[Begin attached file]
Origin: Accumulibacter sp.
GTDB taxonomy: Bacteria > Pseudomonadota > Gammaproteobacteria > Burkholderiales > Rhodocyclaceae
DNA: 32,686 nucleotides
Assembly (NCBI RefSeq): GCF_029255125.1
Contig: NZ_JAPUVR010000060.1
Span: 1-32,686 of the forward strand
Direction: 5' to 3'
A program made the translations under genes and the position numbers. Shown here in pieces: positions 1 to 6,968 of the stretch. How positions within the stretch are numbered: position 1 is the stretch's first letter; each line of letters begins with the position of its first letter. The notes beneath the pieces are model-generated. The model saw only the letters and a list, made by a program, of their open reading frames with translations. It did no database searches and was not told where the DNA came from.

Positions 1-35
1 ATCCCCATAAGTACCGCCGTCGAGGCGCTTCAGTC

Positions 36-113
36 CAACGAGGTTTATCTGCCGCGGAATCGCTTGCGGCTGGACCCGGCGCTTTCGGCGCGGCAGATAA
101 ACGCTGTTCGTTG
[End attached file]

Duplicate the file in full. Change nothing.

Origin: Accumulibacter sp.
GTDB taxonomy: Bacteria > Pseudomonadota > Gammaproteobacteria > Burkholderiales > Rhodocyclaceae
DNA: 32,686 nucleotides
Assembly (NCBI RefSeq): GCF_029255125.1
Contig: NZ_JAPUVR010000060.1
Span: 1-32,686 of the forward strand
Direction: 5' to 3'
A program made the translations under genes and the position numbers. Shown here in pieces: positions 1 to 6,968 of the stretch. How positions within the stretch are numbered: position 1 is the stretch's first letter; each line of letters begins with the position of its first letter. The notes beneath the pieces are model-generated. The model saw only the letters and a list, made by a program, of their open reading frames with translations. It did no database searches and was not told where the DNA came from.

Positions 1-35
1 ATCCCCATAAGTACCGCCGTCGAGGCGCTTCAGTC

Positions 36-113
36 CAACGAGGTTTATCTGCCGCGGAATCGCTTGCGGCTGGACCCGGCGCTTTCGGCGCGGCAGATAA
101 ACGCTGTTCGTTG